Spain: How could I leave?

It’s getting close. I leave the country that I have fallen in love with in just a few days. In all honesty, I don’t know what I’m going to do with myself when I return home. Even though my mom doesn’t want to hear this, I would be completely content having my dog brought over, and moving my whole life to this wonderful city. 

In my (way too short) time here, I’ve found very little I didn’t love about not only my sweet little city, but the country as a whole. From the “work to live, don’t live to work” attitude, to the beautiful city streets, beaches, and nature surrounding me, I just can’t imagine not being here.

Over the past two months, I’ve changed. Both personally, and professionally. Most, I would say, for the better. I’ve found a new sense of independence in myself, which is something I’ve always struggled with. From being the main planner of trips with friends, to simple things like meals by myself, I have discovered that I actually like taking the lead sometimes. Along with this new sense of independence, I’ve developed an intense desire to travel. Everywhere. Of course I had some desire before coming here, which drove my decision to study abroad at all, but after a small glimpse of how many places and people are within my reach, I want to explore as much as physically possible. Finally, and maybe most importantly, I have really learned to go with the flow in my time here. From planning trips days in advance, to going on said trips with nothing planned except flights and somewhere to stay, to showing up to work and no one being at the office, I’ve dealt with plenty of last minute stressors. Thanks to this, I no longer let myself get too worked up about the little things. Sure, I still have days where everything irritates me, but problems really just don’t seem as big as they may have before this experience. I can happily say that this change is going to help me tremendously, both personally and professionally. On a more professional note, I have learned in depth the value of communication. Whether it be with my friends, my host family, my supervisors, or my soccer players, I would not have survived this trip without expanding my communication skills. From a very real language barrier, to explaining reasons for doing things which those I work with have never heard of or considered, effective communication has been essential. While I was pretty confident in my communication skills before this, I have vastly expanded them, along with learning new methods of explanation.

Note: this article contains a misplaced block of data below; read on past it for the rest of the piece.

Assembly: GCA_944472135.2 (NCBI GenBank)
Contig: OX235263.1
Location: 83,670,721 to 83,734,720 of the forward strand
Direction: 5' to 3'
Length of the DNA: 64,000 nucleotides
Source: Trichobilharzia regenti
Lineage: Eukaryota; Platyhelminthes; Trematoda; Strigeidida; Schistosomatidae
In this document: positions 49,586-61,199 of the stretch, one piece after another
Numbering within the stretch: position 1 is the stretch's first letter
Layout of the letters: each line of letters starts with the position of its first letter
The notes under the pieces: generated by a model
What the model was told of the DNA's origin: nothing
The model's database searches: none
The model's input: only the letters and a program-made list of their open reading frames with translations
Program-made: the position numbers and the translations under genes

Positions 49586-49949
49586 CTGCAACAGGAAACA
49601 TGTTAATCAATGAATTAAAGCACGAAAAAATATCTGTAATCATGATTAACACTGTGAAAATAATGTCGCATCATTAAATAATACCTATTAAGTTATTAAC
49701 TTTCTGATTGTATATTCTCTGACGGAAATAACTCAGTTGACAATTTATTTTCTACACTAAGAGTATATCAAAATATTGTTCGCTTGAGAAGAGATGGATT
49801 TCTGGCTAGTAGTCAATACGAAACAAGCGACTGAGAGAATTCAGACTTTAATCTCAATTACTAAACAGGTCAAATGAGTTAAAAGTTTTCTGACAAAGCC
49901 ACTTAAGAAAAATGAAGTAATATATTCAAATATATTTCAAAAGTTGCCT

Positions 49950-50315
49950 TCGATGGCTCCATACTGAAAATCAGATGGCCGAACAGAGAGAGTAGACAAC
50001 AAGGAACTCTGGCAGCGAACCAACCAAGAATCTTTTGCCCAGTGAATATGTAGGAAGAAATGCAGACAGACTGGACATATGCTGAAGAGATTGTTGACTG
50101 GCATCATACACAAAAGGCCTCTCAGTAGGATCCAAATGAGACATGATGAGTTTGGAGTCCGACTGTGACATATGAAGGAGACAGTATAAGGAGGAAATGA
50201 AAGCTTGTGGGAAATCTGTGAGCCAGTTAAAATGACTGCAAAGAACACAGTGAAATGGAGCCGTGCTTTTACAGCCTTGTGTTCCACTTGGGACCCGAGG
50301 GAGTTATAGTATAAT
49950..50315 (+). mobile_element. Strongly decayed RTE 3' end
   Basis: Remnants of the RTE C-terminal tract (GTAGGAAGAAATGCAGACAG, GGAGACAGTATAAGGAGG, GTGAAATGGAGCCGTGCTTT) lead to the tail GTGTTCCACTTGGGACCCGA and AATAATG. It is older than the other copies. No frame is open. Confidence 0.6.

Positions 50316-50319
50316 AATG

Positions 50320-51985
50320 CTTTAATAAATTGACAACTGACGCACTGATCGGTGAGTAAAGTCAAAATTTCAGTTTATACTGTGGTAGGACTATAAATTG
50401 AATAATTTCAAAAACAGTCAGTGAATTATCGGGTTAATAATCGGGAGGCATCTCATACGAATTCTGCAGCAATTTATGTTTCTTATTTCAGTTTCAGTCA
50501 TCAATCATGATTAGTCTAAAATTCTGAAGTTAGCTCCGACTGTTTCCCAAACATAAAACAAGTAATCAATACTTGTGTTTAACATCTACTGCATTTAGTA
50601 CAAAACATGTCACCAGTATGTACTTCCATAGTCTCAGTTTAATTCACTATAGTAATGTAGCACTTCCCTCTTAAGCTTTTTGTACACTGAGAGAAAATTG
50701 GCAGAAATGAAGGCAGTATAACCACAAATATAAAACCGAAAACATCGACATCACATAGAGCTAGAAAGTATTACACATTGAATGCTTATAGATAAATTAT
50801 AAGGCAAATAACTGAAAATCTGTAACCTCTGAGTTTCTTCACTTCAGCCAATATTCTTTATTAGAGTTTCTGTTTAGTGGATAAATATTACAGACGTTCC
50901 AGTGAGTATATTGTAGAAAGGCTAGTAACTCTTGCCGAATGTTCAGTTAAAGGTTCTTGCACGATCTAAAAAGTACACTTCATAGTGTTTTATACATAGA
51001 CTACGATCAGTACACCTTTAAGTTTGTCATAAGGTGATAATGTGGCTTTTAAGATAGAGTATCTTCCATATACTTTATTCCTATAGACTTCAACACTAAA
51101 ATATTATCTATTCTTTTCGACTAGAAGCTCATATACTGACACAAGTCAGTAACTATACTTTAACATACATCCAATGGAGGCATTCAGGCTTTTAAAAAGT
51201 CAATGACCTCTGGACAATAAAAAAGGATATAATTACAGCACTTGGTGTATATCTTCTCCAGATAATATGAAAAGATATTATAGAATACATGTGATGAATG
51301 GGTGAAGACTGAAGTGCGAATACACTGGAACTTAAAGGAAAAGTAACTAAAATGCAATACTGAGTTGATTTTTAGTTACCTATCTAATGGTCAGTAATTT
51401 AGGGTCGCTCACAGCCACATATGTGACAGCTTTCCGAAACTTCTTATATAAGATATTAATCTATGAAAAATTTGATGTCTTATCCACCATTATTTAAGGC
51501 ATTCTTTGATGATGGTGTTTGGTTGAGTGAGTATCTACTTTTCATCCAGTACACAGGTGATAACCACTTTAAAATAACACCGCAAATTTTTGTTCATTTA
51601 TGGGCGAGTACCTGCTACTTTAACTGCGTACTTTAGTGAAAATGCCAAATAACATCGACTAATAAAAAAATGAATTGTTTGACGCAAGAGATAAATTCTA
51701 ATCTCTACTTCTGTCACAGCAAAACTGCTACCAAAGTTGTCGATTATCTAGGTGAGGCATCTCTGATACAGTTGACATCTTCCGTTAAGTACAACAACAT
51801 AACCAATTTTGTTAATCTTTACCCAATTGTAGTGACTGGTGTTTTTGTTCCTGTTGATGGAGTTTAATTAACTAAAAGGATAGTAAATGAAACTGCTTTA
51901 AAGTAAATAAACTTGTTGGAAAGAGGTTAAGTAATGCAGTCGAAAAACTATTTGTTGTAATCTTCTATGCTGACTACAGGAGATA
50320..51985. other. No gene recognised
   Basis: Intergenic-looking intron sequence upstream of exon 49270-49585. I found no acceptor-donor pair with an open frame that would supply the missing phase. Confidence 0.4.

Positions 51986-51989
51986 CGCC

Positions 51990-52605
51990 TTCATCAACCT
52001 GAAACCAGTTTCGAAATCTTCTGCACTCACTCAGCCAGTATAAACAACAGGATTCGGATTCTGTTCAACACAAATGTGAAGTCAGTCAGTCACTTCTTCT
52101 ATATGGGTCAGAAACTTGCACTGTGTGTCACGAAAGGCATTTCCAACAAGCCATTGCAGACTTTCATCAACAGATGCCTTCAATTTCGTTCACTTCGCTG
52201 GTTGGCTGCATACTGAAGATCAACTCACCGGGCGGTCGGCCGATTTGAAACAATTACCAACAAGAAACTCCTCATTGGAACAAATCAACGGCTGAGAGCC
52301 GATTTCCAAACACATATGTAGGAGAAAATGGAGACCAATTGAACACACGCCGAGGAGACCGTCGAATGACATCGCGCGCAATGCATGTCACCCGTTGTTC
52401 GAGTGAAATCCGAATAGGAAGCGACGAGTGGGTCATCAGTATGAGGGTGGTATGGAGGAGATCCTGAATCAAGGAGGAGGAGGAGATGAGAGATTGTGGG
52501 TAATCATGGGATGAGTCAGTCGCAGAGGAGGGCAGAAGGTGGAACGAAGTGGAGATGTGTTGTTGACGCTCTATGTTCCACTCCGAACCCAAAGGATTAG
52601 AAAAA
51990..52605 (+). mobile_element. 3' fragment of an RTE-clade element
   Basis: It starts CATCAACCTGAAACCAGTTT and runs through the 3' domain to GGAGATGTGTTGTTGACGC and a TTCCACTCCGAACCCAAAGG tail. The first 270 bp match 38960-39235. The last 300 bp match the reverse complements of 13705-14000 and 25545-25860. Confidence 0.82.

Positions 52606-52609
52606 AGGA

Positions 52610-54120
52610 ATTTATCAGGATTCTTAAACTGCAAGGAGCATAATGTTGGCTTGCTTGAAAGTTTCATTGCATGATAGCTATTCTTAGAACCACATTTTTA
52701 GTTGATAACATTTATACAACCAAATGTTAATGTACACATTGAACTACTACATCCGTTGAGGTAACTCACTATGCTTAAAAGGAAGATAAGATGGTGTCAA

All in all, Valencia has helped to shape me as a person. I never realized I could love a place that wasn’t home, so much. Here, I’ve found parts of myself that I didn’t know existed, along with finding somewhere I could actually call home one day. And for that, I will forever be grateful.

Here’s to you, Valencia.

Until next time,

Morgan

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